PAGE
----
The Reaction After the Ceasefire

Tuesday, August 15, 2006

Written by Adam A. Donaldson

A little more than 24 hours after it went into effect, the shaky ceasefire between Israel and Hezbollah seems to be holding. The month long conflict ended after the United Nations, led by the US and France, (finally) brokered an agreement between all sides.

A few weeks ago I asked Cannon readers to end in their thoughts and although we only got a few respondents, I think it important to share what they had to say.

With regards to the current situation in the Middle East, there are two main issues that stand out in my mind.

To begin with, I have found myself very disappointed by the large amount of griping and whining shown towards our efforts as a nation to get people out of Lebanon. Our government put a tremendous amount of effort/money into moving citizens out of the country, which was very difficult because (a) we had so many people over there and (b) we really have no military to speak of. I sympathize with the people who were in Lebanon, but to hear some of them complaining about ‘dirty washrooms’ on the ships we sent, a lack of ‘comfortable pillows’ on Stephen Harper’s plane, and other rather insignificant details, makes me very disappointed as a Canadian.

Similarly, when I read press gallery pundits attacking the government effort and blindly attributing it to Harper’s ‘micromanagement’ (re: Globe and Mail), I feel equally disappointed. These claims are incredibly insulting to the people working round the clock to get people out, most of whom are not Conservative lackeys, but rather everyday government employees with no partisan affiliation who have been doing their best (albeit making some mistakes) to deal with a chaotic situation. The press, who have publicly been battling Harper for months, clearly took advantage of this situation to try to get even with him. I think most Canadians saw through that strategy, which is why despite their gratuitous spin doctoring, most Canadians appear to be satisfied with our national rescue efforts, based on poll results.

Having said all that, I do believe that Harper is open to criticism for the comments he made at the beginning of the conflict, particularly when he called the Israeli response ‘measured’. In my opinion, the best side to take when discussing the Middle East is no side, primarily because the situation is too complicated to merit taking one side over the other. While Israel’s response is certainly a severe one, it’s also one, which has been made under very difficult circumstances. Hezbollah has made it pretty clear in the past that they don’t believe Israel has a right to even exist, as has Hamas. Such claims certainly don’t bode well for diplomacy, and instead suggest – at least to me – that the current troubles are only a small part of a much larger vicious circle. We as a global society stand to gain nothing by asking questions like who is to blame, as in reality those questions only make things worse. Harper shouldn’t take sides, but then again, neither should those groups who use their institutional power to attack the Israeli ‘terrorist state’ (CUPE stands out in this regard).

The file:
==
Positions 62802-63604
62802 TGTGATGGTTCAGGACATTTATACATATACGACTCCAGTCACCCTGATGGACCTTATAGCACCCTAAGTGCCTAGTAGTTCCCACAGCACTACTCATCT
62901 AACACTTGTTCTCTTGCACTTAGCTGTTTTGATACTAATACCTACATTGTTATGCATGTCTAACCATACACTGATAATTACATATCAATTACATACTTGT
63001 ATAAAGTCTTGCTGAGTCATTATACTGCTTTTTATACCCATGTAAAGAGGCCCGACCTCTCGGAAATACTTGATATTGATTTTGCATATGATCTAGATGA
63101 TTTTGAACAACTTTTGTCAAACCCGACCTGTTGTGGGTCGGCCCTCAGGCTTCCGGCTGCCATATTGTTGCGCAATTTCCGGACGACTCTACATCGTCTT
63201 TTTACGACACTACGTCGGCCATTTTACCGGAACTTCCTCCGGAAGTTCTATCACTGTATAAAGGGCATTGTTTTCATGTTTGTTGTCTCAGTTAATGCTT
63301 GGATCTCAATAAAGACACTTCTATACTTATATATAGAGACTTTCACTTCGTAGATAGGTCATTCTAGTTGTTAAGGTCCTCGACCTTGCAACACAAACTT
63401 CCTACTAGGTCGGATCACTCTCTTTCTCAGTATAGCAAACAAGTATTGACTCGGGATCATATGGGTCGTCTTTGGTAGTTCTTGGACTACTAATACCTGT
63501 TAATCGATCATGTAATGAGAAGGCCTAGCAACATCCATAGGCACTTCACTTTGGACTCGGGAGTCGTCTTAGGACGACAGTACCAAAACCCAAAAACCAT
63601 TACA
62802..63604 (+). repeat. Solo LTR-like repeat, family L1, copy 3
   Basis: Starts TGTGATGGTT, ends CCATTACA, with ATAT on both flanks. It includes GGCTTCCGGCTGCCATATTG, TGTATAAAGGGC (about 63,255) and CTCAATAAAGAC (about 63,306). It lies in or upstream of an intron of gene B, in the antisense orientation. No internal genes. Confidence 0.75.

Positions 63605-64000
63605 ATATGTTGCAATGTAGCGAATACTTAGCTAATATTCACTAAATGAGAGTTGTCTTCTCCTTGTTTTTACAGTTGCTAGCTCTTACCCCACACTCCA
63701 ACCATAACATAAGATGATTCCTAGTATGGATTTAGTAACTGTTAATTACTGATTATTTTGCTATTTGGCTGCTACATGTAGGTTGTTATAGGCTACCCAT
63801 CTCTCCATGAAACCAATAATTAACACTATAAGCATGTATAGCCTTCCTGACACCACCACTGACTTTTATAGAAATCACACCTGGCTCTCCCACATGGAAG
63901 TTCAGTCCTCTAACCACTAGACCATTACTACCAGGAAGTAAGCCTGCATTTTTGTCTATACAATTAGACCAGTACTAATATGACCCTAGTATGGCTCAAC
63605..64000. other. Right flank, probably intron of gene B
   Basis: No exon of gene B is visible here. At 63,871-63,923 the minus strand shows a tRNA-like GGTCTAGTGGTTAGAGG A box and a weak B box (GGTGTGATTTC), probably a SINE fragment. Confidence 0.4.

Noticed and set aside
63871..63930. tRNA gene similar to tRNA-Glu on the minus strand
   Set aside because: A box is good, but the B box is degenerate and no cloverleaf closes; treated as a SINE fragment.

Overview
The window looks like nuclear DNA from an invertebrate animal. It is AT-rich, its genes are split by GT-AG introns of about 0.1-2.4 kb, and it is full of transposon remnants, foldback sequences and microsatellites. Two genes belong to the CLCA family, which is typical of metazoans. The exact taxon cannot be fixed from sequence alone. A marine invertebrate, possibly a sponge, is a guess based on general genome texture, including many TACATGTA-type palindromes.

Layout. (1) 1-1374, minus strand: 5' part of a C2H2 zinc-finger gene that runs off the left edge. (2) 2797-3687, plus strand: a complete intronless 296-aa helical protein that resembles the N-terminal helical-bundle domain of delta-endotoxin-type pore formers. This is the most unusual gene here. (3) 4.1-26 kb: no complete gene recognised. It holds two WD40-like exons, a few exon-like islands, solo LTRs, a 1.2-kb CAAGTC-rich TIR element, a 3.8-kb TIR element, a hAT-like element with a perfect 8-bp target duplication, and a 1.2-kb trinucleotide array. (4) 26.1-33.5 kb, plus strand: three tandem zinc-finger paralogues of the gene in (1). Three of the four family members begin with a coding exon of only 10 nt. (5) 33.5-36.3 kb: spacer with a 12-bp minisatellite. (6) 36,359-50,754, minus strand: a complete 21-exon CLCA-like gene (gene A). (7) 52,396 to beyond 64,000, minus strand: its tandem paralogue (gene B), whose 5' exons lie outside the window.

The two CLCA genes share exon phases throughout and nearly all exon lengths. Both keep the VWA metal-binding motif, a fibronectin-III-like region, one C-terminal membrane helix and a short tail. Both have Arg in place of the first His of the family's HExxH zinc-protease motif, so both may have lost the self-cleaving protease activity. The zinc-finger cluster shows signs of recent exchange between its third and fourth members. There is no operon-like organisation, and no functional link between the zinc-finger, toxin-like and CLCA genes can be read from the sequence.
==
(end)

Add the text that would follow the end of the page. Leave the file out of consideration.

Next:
• Jesse Scott

I consider myself a fairly well educated, rather opinionated, average citizen. I occasionally pick up the newspaper and flip though to glance at the events, which surround the world, but rarely stop to read a full article as I find many of the stories very dry and drawn on.

The war? I place a question mark at the end of this because I feel very strongly that the average population has globally overlooked this. To me it's 'just another war', a measure of my ignorance on the situation to be blunt. From my limited knowledge of the situations oversees over the last few years I view all of it as one, continuous, pointless, causality filled abomination that will probably never end.

I was very interested over a year ago when the fighting begun, I would lock myself at my desk reading and analyzing each piece as it came out, eagerly awaiting news to feed my curiosity. But it got lost in the shuffle, and so I think this war has to.

This was is an important one, and no doubt will alter the future for whoever becomes victorious when it concludes (or will it conclude?). But where are my facts, facts that are not altered by the religious beliefs of parties involved, facts that show me what's going on in laymen terms.

So I leave you the reader with this, give me good, unbiased, unreligious, unaltered information and I would be more than happy to give you an opinion... but your probably not going to like it... because I don't give a fuck about oil, and I would much rather see our troops at home patrolling the streets of Toronto then wandering around overseas and driving over the occasional landmine.

  • Colton Downs

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